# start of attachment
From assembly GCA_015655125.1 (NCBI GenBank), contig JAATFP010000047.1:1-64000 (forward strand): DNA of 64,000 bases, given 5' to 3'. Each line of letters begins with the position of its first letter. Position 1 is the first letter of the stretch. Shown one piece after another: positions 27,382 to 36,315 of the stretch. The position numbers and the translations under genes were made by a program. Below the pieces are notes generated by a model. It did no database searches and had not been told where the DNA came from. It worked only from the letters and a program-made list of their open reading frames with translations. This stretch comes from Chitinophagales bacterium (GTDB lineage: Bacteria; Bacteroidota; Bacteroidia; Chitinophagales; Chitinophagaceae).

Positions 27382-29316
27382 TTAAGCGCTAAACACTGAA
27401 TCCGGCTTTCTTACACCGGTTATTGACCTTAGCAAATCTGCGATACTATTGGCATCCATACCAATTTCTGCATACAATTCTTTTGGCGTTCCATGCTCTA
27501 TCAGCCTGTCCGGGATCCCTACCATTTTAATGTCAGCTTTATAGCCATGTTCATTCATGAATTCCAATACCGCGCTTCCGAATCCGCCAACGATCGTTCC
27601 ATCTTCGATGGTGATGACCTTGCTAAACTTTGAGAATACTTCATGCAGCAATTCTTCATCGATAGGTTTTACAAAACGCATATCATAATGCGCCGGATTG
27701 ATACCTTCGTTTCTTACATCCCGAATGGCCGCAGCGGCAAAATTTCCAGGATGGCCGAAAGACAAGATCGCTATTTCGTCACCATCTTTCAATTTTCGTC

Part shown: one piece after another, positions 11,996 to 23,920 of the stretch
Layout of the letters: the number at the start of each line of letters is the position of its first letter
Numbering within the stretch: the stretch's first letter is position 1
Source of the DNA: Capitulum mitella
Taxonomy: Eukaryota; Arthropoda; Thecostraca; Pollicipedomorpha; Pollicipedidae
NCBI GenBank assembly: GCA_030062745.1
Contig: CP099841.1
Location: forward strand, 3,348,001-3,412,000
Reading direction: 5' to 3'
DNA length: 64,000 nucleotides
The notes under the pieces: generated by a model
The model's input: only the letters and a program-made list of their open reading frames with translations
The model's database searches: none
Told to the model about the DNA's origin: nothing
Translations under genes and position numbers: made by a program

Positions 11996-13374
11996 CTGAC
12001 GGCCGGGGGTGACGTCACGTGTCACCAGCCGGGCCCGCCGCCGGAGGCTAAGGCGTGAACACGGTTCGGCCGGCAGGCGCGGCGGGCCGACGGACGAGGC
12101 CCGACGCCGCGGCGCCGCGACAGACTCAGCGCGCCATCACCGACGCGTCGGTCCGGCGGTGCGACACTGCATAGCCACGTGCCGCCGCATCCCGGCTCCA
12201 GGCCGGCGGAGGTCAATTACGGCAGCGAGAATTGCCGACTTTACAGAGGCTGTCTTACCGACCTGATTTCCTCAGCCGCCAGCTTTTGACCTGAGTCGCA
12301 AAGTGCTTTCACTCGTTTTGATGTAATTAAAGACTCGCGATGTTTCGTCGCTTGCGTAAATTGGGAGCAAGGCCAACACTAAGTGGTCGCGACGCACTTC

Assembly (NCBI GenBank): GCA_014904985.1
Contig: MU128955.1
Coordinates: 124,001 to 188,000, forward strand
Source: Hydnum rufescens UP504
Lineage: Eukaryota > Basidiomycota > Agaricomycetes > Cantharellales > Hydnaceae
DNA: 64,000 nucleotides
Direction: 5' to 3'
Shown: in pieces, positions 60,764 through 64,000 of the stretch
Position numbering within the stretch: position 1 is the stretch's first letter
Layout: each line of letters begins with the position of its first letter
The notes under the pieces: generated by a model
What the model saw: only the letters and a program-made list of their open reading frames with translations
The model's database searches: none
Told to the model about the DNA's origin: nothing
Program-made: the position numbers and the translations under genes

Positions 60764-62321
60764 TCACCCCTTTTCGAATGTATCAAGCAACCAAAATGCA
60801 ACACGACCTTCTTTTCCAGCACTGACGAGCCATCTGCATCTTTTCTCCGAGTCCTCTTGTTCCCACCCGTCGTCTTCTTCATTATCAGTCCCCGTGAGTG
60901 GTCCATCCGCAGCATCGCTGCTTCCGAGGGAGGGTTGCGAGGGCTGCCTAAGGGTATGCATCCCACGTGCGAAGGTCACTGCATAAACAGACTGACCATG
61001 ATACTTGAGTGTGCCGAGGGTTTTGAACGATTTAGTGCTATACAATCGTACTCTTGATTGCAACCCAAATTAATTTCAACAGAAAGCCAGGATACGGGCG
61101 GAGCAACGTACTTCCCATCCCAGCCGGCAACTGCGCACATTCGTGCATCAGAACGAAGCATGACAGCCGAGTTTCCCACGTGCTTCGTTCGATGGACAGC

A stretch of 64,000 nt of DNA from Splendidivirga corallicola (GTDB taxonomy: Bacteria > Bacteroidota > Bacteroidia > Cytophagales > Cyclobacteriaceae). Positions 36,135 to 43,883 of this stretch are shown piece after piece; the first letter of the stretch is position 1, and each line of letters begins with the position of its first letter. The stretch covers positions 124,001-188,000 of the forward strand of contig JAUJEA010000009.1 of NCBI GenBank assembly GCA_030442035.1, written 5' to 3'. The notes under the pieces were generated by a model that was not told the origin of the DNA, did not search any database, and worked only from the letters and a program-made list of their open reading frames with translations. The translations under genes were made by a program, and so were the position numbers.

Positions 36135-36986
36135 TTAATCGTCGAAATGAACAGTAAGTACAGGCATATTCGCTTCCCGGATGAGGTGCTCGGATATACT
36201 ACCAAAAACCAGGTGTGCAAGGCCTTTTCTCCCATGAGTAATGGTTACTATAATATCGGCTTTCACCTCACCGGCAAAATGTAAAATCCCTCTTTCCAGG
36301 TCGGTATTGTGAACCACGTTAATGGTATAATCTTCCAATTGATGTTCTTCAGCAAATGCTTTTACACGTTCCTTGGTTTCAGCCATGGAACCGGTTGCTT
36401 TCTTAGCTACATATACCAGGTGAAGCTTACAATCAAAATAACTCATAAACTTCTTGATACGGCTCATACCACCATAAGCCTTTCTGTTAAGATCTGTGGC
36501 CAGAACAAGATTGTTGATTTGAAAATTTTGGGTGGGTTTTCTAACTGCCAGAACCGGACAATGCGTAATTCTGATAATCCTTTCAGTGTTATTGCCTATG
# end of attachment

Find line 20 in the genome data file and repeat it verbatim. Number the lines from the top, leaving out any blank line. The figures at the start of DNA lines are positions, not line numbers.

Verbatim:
The model's database searches: none